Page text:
My parents gave me my name. When one of them says my name, it is different than when other people say my name. They can communicate, simply in how they say it, so much more than a simple desire for me to pay attention. I see something similar with my friends and their kids. How a mother says her child’s name communicates a lot to the child. And it goes both ways. My friends can tell me which child is crying, and if that child is hurt, throwing a tantrum, or needing some sort of attention—just by the sound of their crying. Sometimes, I can calm one of these wailing children down, but sometimes only a parent’s touch will do.
Mary Magdalene is crying. She misses Jesus, the God-man who forgave her sins. The one man who was capable of showing true love for her. Two angels come, and they are unable to comfort Mary. She tells them that someone has taken Jesus, her Lord, and she does not know where he has gone. Only her Lord can calm her.
So, Jesus comes to her.
Mary does not recognize Jesus right away. She mistakes him for a gardener. But he heard her cry, and he will not allow her to suffer alone. When he calls her by name, she instantly becomes aware of who this gardener is. He is Jesus. By saying her name, Jesus, the Lord of the Universe, communicated comfort and re-assurance beyond all telling to Mary Magdalene. Then he tells her that she cannot hold on to him. He will be going soon, and she must be able to do on without him. Jesus is preparing her for his Ascension.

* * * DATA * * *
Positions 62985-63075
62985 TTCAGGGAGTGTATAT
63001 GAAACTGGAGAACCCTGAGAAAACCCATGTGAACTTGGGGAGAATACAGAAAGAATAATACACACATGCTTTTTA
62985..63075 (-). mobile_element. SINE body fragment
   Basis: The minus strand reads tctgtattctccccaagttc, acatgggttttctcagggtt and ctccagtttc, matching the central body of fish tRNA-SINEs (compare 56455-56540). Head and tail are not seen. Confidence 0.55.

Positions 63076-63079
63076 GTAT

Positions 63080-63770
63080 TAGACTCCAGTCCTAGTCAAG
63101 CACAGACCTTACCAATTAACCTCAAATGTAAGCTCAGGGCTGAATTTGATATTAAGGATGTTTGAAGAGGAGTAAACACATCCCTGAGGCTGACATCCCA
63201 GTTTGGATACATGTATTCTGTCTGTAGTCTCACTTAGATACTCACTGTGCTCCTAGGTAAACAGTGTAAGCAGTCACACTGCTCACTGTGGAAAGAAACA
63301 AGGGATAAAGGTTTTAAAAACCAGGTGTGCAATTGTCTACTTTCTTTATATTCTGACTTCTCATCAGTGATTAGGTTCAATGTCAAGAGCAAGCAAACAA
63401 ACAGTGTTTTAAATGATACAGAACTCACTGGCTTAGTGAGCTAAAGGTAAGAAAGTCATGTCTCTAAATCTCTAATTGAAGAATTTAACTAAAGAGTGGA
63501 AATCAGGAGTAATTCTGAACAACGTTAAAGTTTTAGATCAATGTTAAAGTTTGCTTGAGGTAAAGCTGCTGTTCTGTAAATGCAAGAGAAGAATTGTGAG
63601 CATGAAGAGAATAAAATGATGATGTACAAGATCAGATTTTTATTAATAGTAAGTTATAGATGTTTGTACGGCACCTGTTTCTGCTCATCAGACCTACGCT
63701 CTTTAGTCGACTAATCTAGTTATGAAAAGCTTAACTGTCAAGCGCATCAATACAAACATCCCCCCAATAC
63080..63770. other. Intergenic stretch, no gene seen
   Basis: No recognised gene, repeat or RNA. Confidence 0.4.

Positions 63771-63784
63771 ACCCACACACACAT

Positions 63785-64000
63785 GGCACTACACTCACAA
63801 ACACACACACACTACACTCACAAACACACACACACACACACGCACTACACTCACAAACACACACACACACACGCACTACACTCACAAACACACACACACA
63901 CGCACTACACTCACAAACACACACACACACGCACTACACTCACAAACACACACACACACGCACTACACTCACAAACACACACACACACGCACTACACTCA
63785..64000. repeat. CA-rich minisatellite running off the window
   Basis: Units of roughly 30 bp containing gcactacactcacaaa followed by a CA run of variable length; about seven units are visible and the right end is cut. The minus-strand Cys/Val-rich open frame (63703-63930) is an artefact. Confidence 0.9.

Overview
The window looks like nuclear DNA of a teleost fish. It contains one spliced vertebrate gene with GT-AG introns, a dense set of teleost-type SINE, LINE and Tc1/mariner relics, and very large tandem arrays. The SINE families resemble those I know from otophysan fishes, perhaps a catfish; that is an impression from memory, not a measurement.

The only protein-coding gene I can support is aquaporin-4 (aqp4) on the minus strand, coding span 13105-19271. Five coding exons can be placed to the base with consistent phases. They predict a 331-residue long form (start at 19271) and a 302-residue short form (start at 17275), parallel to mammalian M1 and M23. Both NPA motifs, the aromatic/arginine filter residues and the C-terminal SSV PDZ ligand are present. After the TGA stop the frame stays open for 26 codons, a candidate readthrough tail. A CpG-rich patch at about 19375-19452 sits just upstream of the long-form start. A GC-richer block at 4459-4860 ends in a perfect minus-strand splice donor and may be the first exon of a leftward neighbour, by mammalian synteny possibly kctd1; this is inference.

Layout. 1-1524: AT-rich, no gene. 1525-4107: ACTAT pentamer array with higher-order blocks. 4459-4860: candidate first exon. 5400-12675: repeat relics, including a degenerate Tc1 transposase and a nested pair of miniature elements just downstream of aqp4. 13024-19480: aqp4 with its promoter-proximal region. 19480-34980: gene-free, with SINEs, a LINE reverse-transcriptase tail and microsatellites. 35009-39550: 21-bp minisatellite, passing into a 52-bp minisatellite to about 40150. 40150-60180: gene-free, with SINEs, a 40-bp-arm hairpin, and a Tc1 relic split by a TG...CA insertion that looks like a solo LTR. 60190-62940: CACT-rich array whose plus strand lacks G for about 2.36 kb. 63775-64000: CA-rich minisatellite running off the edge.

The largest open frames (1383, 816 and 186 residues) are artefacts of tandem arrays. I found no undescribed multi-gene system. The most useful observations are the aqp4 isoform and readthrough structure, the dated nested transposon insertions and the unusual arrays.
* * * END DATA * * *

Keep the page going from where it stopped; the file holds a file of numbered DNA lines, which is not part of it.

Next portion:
Jesus went to the Father, but he did not leave us alone. He left Holy Mother Church to care for us, to minister for us. She has been given all authority by Jesus. She will not let us be alone. And when only Jesus will do, we can always receive him into ourselves through the Most Holy Sacrament of the Eucharist.
Today’s Readings: Acts 2:36-41; Ps 33:4-5, 18-19, 20 & 22; Jn 20:11-18